Donning uniform was my best move: US Army nursing chief
Apr 3, 2006 - 7:08:37 AM
Gale Pollock was so impressed by the way the military treated her elder brother after he was wounded in Vietnam that she decided to become a nurse. Thirty years down the line, she's a major general and heads the US Army Nurse Corps.
"I decided to join the army when I was a teenager. I had a big brother who was injured in Vietnam and the army medical department took very good care of him. So I decided I was going to be a nurse so I could help someone else's big brother," said Pollock.
"It's been wonderful. I really think choosing to join the army was the best decision of my life," Pollock told IANS on the sidelines of the just-concluded 16th Asia-Pacific Military Medicine Conference here.
"They have provided me wonderful opportunities - my education, opportunities to serve around the world," added the Honolulu-based Pollock who is one of the 14 star-ranked officers in the 490,000-strong US Army.
One of the proudest days of her life undoubtedly was July 26, 2004 when she jumped two ranks from colonel to major general in a single day as a result of a 2003 US law requiring that a two-star officer head the Army Nurse Corps.
Pollock was selected for the Walter Reed Army Institute of Nursing (WRAIN) scholarship programme and received a bachelor's of science in nursing from the University of Maryland, and a direct commission in the Army Nurse Corps in 1976.
She has attended the US Army Nurse Anesthesia Programme and is a Certified Registered Nurse Anaesthetist (CRNA), and a Fellow of the American College of Healthcare Executives (FACHE).
She received her master's in Business Administration from Boston University, a masters in Healthcare Administration from Baylor University and a master's in National Security and Strategy from the National Defence University.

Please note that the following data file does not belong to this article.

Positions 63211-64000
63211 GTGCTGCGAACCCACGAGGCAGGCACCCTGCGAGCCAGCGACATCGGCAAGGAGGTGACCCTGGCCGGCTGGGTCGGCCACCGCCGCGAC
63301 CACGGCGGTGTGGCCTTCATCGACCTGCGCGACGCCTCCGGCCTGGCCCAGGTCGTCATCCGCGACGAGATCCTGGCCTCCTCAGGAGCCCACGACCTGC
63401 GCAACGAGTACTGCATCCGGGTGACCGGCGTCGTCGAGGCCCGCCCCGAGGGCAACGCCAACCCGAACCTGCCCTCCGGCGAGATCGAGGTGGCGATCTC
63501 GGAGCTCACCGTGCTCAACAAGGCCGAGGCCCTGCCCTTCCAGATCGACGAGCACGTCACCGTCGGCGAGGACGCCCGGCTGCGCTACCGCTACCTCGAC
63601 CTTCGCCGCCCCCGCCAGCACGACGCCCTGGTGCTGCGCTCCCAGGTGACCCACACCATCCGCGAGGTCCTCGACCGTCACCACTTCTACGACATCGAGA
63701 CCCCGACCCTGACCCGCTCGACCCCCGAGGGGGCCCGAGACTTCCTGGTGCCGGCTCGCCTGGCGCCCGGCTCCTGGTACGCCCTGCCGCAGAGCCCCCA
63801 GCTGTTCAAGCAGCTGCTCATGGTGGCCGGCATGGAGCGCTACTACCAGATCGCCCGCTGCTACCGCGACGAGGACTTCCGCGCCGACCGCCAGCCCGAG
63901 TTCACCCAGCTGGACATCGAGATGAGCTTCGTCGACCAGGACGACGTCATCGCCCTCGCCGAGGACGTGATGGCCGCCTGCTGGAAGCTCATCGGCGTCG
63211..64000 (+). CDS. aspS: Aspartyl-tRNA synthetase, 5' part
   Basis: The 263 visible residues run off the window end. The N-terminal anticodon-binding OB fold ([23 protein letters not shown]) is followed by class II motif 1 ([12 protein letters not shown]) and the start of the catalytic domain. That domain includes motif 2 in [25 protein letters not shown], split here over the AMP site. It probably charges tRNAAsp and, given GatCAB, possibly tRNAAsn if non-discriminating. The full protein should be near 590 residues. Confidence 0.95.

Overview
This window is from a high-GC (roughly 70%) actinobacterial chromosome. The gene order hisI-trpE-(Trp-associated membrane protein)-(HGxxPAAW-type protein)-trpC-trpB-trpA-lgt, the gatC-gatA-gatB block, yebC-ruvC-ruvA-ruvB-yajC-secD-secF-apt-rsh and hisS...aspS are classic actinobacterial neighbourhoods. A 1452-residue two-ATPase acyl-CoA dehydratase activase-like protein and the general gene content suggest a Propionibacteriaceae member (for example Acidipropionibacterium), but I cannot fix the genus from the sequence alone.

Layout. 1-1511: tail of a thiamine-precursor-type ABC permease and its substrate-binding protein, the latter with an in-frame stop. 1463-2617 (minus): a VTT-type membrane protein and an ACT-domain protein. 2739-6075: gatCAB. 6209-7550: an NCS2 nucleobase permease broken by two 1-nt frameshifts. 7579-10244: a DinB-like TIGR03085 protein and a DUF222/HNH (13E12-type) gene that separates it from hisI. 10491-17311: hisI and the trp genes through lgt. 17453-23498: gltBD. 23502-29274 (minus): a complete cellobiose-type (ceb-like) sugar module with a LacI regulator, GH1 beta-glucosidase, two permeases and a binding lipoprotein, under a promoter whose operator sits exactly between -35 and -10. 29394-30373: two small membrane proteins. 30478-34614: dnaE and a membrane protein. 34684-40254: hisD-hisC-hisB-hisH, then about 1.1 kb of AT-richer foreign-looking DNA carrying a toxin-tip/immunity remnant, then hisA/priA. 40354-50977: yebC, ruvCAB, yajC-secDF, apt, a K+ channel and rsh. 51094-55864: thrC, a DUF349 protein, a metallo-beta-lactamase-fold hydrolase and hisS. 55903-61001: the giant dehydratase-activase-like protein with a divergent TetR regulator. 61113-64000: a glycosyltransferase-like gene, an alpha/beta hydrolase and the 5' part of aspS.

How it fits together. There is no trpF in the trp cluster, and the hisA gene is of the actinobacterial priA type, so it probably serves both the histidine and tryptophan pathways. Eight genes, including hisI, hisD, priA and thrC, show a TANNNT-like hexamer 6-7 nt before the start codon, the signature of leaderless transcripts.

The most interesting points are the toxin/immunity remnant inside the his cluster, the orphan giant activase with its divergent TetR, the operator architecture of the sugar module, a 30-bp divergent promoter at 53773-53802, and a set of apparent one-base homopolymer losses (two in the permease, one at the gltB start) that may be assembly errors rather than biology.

"I keep busy. I love what I do. I love taking care of the service members and their families. And then, there's the opportunity to work with people who are very committed to helping people," Pollock maintained.
"We medical people enter healthcare because we care about other people - to join in an environment like this with people from other countries with the same values: we want to care for people, we want people to be well, we want people to get along. It's wonderful to be in this environment," she said.
It's this very philosophy that Pollock brought to the military medicine conference, which is held in a different Asia-Pacific country every year and co-hosted by the Honolulu-based US Pacific Command.
"It is very important for all the countries in the Asia-Pacific region to understand one and another better, to begin to work together better because it is such a large geographic region and it is home to the majority of natural disasters," she explained.
"It made sense that the US play the guiding hand, to lead people into working together better," Pollock said, adding: "So, over the years, we have looked at the medical issues that are important to those regions."
Much of the work has been on dengue fever, anti-malarial treatments, HIV/AIDS.
"As we learnt how to work better, the countries (of the region) felt they needed more support than they could provide, they would know where to look to."
This became apparent in the wake of the Dec 26, 2004 tsunami that claimed nearly 230,000 lives.
"We certainly found that to be true after the tsunami when the entire region came together to try and support the different countries. Because of the relationships we had, governments were able to say what exactly they wanted," Pollock pointed out.
"Now, over time, some of the people have come multiple times to the conferences. So they know each other well. It is really renewing and strengthening friendships when we get together," she maintained.
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